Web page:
Headward Headington-Hail, the headmaster of Bash Street School, who loves his tea and biscuits.
It’s tweaking the community week at Tallis as we get ready for September’s reboot. We’ve gone pipless to see if removing squawking 10 times a day makes for calm, or just discombobulation and reduces the jamming of hordes in doorways. We quite like it so far, but it’s only day 4 and we’re spacious with 2 year groups down. As we might say about everything concerning adolescents – it’s too early to tell.
Fire drill has a new muster station on the basketball courts but retains the comedy implement useless megaphone. Quickest ever evacuation but a bit noisy in the early stages. What else is new? Picnic benches which we spread around experimentally. Enterprising young souls carried them to inconvenient parts of the landscape so we’ve removed them again and will accompany their reappearance with a short lecture on the uses of public furniture. And concrete them in.
An email arrives about a young chap who helped an elderly person who’d collapsed in the street. ‘He saved her life’. I look out of the window after a pipless changeover and spot a year 10 peacock practising a new strut. Above him, furtiveness defined, an art teacher rushes out of Science with a body. Admittedly it’s a skeleton, but it has a bag over its head to disguise it. The Festival (Summer Fair) of art, dance, music, face paints and assorted stalls ends with excitable free sausages. Time for a lie down before we start again, I remark to a seagull.
Speaking of which, earlier this year I conveyed a Personage along the byzantine route from the front door to my room. It was break and we chanced upon some small girls sitting on the floor in a corner of a wide stairwell. ‘Wouldn’t you be comfortable somewhere else?’ she inquired. ‘Not really, thank you’. They explained that they were ‘practising French before the lesson’. They’d chosen a spot where there was a bon chance of regarding a sixth former of the très jolie variety, but French is French and it needs practising, and it was cold outside.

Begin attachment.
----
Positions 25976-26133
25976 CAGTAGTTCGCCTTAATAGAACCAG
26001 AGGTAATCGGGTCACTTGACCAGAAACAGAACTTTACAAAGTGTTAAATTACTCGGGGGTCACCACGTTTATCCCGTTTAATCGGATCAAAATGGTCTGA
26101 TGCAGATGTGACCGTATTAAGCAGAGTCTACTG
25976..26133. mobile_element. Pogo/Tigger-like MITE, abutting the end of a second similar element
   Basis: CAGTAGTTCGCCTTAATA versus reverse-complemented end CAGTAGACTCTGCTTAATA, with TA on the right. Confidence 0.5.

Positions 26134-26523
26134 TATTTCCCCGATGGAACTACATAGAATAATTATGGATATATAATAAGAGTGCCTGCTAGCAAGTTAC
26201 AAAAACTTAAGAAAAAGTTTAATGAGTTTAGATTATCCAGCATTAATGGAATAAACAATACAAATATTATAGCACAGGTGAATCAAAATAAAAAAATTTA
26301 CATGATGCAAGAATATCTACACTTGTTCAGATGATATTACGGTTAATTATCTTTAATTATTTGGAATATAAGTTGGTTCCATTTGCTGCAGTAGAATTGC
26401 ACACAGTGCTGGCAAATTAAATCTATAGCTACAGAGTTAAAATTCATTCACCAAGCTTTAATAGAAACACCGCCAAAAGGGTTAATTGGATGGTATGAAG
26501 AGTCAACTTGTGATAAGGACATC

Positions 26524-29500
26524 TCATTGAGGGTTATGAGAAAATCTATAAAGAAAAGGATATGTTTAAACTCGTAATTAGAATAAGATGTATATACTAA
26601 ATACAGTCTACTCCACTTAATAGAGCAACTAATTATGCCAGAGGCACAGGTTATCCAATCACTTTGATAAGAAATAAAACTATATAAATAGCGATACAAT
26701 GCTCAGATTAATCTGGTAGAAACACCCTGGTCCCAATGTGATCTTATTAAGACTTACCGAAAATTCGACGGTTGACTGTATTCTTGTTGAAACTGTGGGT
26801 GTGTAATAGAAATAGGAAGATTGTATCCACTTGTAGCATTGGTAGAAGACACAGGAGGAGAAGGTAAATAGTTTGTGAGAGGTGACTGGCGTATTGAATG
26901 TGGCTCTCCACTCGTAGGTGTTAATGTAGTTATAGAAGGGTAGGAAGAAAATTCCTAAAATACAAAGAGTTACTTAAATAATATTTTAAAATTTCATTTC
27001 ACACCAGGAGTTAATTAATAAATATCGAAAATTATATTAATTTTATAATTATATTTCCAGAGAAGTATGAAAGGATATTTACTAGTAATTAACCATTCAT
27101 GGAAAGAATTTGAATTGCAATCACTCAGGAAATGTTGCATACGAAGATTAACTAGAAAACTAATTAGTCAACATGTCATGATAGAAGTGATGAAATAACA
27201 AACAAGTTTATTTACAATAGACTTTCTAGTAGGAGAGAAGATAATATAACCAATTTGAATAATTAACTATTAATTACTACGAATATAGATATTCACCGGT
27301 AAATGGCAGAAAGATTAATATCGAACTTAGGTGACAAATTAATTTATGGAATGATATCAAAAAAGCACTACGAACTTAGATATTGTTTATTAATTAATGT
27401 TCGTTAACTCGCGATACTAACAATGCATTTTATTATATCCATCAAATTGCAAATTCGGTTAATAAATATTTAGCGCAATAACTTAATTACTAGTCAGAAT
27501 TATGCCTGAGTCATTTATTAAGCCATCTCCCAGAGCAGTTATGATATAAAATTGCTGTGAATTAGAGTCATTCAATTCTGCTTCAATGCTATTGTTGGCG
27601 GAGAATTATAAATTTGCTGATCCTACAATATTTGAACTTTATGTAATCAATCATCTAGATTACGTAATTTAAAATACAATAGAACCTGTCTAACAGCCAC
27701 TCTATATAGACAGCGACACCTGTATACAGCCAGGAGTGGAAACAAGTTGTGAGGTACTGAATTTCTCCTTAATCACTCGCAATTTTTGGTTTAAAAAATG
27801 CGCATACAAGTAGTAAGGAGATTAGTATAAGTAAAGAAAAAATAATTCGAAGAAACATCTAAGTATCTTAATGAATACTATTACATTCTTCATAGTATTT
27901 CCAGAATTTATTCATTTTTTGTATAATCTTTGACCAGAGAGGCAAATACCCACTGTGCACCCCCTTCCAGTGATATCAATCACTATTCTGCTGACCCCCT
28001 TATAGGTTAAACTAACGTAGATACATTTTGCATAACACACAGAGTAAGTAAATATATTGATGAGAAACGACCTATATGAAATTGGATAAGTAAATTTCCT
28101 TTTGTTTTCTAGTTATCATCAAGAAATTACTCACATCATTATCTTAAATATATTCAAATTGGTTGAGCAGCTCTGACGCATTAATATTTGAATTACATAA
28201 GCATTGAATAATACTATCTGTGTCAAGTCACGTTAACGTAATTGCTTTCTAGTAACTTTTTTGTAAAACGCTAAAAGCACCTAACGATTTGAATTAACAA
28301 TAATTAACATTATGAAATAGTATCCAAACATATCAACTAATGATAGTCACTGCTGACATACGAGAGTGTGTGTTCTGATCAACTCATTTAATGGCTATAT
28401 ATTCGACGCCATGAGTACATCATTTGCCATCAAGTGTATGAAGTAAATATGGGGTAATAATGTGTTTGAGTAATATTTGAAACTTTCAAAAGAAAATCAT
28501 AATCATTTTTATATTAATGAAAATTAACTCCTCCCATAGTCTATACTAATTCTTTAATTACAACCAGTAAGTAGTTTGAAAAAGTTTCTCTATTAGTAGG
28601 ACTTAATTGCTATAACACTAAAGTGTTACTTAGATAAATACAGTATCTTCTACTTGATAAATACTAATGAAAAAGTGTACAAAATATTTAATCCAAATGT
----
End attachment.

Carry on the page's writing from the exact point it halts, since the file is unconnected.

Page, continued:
I’m a bit of a behaviour nerd and I like things to be orderly and pleasant with only as many rules as are needed to discourage foolishness. Calm is generally good, but young people need memorable experiences so we sometimes generate a bit of noise and excitement. (Street dance flashmob last week, Tallis Festival today). Children should be polite and well-mannered and the crisps incident sounds pretty shabby. But this was all rolled up with children having to stand when teachers enter a room and a quarter of headteachers not knowing what day it was. I’ve been thinking about this on my bicycle and unpicking my disquiet. For what it’s worth, here’s where I am.
Schools are where society looks after its young. We educate them to understand the world and change it for the better, and develop the lifelong skills of inquisitiveness, collaboration, persistence, discipline and imagination. We enable them to make a relationship with the ideas that define and unite us. That’s brokered by strong relationships between teachers and students, the heart and root of education. It happens in school communities which are safe and happy and where progress is good.
Beyond that, what? If I go into a classroom I expect everyone to be engaged in learning. If I go into an assembly I expect silence. If I go into the yard I expect rushing about. If I go along a corridor I expect pointless chat. We don’t call students ‘mate’ but I call everyone ‘dear’. We also don’t have HMCI’s favourite standing-up rule, silent corridor rule, tie-up-to-the-neck rule (we don’t have ties). We do have stringent rules about oppressive language and violence, and we’ve decided, all 1800 of us, that we value honesty, respect, fairness, optimism and kindness. We work damn hard to create a place where young people learn to live well in community. We enjoy ourselves together.
Sir Michael, I think I saw you on London Bridge station a couple of weeks ago and you looked pretty tired. I’m pretty tired myself. If we make all the above work, will that do? Do we have to stand up as well?